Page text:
Audience on board

Clockwise from bottom left; Oli McKeown, Imogen Duncan, Becky Hodson, Stella Wispinski and...
Clockwise from bottom left; Oli McKeown, Imogen Duncan, Becky Hodson, Stella Wispinski and Rochelle Brophy rehearse for The Tempest at Hanover Hall. Photo: Gerard O'Brien
Putting a contemporary spin on classic Shakespeare is keeping things interesting for the cast and crew of The Tempest. Rebecca Fox talks to Becky Hodson and Esther Smith about their new physical theatre roles.

Bringing characters to life without words is the challenge of a new physical theatre ensemble charged with adding a fantastical touch to Shakespeare’s The Tempest.

As fairies and nymphs, Esther Smith, Imogen Duncan, Rochelle Brophy, Oliver McKeown, Stella Wispinski, Zac Henry and Matt Brennan, led by Becky Hodson, are part of a crew of 30 actors, singers, dancers and musicians tasked with bringing the play to life in a multi-disciplinary production directed by Blaise Barham of SBZ Productions.

"It’s a conventional play with so many unconventional elements. It’s a very immersive take on Shakespeare," Hodson says.

"It’s ambitious - it allows everyone’s skills to shine."

Barham is turning Hanover Hall into Prospera, the exiled duke of Milan’s enchanted island where she has been stranded with her daughter for 12 years before using her magical powers to conjure up a fearsome storm so that her enemies are shipwrecked and stranded on the island.

The play will happen all around the audience with performers on the floor, in the gallery and on stage. The audience will be guests of King Alonso returning back to Naples on the ship from Claribel’s marriage in Tunis. They will board the ship and be shipwrecked, becoming part of the journey on the enchanted island.

"We’re very assisted by the environment. They’ve turned the hall into the setting of different places in the play. It becomes the boat and then the island. Because it’s such an atmospheric location I’ve found it really helpful when you don’t have words to bring the truth of the experience alive," Smith says.

As well as the actors performing the classical Shakespeare script, throughout the play the physical theatre ensemble will take on various guises as the spirits of Prospera’s magic, the island and the audience.

"We physicalise the land, the trappings of the characters, the hallucinations they see."

The ensemble essentially has three different roles - to be the spirits, embody the characters’ inner emotions such as temptation or grief and then build different atmospheres.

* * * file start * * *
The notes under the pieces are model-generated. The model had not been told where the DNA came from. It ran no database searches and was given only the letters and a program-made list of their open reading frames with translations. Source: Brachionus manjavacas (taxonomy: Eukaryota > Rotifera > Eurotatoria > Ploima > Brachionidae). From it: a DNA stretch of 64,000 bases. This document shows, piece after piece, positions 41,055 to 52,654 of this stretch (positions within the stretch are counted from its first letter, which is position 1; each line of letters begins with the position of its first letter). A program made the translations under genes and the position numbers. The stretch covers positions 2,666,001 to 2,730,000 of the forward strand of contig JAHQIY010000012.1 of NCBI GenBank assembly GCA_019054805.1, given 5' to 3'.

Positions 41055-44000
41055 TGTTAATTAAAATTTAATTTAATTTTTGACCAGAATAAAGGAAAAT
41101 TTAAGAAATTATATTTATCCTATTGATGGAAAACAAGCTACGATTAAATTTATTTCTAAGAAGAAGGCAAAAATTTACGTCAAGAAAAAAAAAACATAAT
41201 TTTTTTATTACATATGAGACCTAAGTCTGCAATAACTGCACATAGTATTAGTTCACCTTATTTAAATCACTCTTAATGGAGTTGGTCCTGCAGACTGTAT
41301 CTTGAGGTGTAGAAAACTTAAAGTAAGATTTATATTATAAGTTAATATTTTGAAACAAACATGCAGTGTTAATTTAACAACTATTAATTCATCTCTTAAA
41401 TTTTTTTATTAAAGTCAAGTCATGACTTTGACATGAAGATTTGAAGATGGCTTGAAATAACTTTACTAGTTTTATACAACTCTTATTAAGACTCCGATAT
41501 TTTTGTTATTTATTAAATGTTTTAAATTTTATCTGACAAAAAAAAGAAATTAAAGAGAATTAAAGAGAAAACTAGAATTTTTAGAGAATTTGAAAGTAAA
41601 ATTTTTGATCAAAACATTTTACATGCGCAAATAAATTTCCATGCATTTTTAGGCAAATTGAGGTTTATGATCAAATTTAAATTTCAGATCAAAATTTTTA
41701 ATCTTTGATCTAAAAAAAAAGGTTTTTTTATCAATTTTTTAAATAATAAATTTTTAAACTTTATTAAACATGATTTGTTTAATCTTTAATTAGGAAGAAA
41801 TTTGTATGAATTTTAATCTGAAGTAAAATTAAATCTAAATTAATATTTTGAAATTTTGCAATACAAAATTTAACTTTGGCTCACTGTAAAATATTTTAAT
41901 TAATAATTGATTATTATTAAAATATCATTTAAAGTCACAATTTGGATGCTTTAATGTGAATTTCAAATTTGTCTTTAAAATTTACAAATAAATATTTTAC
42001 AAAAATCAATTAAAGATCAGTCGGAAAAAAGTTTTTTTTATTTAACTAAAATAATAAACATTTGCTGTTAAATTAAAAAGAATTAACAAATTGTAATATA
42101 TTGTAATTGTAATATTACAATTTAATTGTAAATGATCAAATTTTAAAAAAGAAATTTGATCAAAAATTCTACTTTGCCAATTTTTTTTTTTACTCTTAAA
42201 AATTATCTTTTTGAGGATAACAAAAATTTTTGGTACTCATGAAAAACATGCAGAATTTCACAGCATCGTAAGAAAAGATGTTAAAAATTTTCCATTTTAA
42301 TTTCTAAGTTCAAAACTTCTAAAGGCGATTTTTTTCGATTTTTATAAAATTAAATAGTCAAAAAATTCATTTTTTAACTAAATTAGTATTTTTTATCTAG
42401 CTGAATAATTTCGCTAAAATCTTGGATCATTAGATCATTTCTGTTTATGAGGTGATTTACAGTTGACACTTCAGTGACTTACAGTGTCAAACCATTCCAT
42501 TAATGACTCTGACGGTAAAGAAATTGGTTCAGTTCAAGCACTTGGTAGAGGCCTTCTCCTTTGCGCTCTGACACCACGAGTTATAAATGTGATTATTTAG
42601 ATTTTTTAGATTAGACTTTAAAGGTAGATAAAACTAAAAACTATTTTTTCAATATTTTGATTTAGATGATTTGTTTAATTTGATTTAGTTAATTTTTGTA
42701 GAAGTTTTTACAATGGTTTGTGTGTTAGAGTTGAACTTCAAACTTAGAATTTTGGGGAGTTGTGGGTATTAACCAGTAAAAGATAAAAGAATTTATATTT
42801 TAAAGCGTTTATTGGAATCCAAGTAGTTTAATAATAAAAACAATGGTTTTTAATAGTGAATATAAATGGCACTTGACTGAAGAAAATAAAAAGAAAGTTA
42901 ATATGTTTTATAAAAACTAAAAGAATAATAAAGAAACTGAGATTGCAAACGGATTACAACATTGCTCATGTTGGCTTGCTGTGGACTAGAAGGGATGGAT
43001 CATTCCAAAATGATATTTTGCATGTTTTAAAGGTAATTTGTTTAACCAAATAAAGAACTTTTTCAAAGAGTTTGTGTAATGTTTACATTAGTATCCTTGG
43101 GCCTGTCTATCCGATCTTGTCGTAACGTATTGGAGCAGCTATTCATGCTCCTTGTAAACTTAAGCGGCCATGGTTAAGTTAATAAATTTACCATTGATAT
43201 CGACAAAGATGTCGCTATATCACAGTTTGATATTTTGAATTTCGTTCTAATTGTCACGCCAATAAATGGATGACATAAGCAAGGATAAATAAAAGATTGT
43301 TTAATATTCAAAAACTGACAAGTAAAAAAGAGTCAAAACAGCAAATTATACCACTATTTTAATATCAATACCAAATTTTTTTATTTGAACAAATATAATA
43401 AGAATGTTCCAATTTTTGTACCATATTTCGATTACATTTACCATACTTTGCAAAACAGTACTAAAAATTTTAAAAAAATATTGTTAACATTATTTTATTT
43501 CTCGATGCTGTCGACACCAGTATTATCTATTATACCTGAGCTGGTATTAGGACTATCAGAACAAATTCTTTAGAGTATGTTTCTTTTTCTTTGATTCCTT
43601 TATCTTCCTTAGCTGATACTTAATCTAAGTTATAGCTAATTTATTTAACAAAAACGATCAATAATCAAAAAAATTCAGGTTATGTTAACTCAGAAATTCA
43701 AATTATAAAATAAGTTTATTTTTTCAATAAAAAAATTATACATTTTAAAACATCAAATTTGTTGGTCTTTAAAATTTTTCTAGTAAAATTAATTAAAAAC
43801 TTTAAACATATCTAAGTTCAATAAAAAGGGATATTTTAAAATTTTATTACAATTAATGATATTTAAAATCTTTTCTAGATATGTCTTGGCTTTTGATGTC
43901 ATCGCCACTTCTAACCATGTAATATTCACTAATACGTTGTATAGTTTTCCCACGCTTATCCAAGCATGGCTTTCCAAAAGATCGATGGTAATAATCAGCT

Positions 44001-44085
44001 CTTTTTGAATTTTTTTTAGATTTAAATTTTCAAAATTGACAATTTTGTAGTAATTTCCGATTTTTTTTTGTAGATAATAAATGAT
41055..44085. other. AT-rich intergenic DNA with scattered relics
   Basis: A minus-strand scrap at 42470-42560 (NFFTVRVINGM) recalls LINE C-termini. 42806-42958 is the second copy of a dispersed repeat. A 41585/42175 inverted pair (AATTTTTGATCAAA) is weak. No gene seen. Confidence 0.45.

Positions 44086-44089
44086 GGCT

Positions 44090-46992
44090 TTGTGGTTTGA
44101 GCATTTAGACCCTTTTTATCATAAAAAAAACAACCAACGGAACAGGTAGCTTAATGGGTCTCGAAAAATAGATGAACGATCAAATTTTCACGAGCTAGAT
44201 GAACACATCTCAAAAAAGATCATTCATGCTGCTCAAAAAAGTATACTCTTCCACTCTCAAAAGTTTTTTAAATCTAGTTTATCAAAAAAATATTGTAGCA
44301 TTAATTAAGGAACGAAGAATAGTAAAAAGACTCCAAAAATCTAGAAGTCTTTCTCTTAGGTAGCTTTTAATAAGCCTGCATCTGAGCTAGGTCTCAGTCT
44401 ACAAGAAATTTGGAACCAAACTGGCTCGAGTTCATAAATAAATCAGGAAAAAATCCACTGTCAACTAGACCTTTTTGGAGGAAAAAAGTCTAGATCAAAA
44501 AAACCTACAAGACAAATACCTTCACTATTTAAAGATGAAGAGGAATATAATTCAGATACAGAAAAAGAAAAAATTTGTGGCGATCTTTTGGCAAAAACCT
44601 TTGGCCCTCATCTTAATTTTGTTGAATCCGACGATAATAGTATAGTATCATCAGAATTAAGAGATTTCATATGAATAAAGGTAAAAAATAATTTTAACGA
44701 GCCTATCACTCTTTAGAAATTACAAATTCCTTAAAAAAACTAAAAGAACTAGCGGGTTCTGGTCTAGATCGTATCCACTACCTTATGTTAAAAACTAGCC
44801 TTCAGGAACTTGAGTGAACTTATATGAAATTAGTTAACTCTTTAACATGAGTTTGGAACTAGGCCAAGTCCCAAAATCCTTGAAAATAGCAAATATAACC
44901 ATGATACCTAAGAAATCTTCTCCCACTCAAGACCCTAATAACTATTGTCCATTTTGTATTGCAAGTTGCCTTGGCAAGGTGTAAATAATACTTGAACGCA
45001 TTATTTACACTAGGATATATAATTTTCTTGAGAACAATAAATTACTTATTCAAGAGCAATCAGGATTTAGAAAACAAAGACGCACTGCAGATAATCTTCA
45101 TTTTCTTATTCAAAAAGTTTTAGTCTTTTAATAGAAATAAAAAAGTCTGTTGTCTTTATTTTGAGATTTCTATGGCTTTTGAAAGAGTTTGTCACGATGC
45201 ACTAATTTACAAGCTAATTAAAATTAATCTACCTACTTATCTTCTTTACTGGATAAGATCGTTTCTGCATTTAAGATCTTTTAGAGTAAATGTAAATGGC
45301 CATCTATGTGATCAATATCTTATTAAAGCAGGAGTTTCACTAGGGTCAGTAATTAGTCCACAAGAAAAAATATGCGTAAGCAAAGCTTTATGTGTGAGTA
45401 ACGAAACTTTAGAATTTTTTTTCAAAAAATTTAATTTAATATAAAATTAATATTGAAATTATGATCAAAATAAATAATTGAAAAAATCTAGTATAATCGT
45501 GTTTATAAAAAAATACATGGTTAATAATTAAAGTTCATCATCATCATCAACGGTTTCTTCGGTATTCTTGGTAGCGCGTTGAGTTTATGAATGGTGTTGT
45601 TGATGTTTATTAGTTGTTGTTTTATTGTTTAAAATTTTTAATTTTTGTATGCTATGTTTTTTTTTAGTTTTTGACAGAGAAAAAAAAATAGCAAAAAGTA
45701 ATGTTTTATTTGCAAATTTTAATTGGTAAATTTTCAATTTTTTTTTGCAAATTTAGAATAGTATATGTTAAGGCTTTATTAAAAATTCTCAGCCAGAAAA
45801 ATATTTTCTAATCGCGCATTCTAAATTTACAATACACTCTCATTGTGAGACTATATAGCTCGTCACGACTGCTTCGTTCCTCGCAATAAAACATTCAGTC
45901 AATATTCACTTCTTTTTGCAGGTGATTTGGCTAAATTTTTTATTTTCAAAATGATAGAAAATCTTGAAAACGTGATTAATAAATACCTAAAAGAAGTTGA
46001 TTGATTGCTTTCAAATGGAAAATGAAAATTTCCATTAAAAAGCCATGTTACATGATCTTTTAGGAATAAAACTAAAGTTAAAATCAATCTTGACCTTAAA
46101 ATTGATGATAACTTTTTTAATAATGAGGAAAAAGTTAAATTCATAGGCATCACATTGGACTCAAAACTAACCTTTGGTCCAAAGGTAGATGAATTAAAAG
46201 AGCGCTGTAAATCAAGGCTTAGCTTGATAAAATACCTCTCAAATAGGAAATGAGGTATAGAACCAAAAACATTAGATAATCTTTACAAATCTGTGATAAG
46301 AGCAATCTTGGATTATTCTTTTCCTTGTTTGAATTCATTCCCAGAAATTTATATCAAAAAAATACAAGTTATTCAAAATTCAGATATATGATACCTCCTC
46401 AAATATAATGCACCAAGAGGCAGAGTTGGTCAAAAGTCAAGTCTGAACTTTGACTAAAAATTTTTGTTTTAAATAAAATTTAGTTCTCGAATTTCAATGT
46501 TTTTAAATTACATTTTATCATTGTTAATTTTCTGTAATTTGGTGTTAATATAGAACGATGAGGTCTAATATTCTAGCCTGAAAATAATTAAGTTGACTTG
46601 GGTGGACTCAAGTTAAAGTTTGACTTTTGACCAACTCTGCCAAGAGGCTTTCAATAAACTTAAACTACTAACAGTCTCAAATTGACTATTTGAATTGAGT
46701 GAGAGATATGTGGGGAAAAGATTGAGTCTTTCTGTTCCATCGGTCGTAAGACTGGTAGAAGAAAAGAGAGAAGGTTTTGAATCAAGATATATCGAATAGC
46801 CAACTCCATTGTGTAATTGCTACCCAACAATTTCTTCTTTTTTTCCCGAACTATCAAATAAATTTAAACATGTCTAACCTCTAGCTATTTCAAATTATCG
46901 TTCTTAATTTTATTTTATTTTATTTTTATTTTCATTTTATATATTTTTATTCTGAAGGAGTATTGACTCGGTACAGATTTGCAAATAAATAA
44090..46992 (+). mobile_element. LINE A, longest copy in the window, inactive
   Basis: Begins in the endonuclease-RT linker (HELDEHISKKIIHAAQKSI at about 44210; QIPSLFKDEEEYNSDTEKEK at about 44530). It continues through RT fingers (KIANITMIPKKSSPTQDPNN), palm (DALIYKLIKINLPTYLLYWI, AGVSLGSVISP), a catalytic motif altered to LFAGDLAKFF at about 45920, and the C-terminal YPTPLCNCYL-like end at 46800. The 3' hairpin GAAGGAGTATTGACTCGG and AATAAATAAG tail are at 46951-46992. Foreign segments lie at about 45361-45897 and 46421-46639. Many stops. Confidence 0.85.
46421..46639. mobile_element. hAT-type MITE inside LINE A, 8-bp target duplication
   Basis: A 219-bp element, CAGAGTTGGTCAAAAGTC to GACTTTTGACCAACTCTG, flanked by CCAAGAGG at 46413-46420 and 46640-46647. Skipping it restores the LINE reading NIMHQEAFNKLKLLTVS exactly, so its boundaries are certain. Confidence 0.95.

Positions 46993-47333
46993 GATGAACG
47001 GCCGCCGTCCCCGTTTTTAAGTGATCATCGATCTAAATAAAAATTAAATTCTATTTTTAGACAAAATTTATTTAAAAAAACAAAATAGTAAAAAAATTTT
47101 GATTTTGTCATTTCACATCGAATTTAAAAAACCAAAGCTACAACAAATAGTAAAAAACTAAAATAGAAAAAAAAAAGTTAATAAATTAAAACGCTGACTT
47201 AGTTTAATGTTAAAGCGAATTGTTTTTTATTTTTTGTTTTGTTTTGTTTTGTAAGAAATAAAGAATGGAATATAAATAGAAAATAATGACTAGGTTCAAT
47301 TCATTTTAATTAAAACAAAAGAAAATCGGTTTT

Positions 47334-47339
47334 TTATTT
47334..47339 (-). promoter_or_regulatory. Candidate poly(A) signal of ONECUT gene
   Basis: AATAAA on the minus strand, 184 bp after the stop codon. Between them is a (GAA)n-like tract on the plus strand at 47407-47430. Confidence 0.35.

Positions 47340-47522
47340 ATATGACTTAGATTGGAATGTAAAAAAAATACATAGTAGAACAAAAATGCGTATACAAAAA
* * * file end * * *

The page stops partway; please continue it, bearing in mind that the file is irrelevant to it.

Hodson sees it as being the bridge from the characters to the audience.

"We interact with the audience. We invite them to come play with us and we really hope people do. We have all these ideas but in rehearsals we don’t have people to do it to yet."

Esther Smith. Photo: Don Townsend
Esther Smith. Photo: Don Townsend

Becky Hodson. Photo: Don Townsend
Becky Hodson. Photo: Don Townsend
Barham has also drawn out metaphors from the text that the ensemble embodies.

"The physical theatre team in certain scenes work to make that image a stronger one for the audience," Smith says.

Hodson says the tricky thing about Shakespeare is if you do not know much about the story and language it can be hard to grasp the first time.

"We just add another element to visualise the action. Shakespeare is such a beautiful language and we have such talented actors performing it that we need just one more thing to show you all the little elements you may have missed."

Smith agrees: "They physical element makes the language easier to understand, all the subtext. It makes it clear or adds to it even."

For most of the ensemble the concept of physical theatre - performing where physical movement is the primary method of storytelling - is new, although most have a movement or theatre background of some sort from classical ballet to aerial dance.

"You are using movement, solo or ensemble, to communicate a narrative. What is pretty unique to The Tempest is you also have real actors, all these different types of storytelling. We have singers on top of that."

Smith says for her physical theatre brings a character to life without words.

"It has an element of dance in it but it is more than moves, it is an embodiment of a character, a mirror strengthening their action, enhancing a moment."

In the case of Caliban, they play a game with him.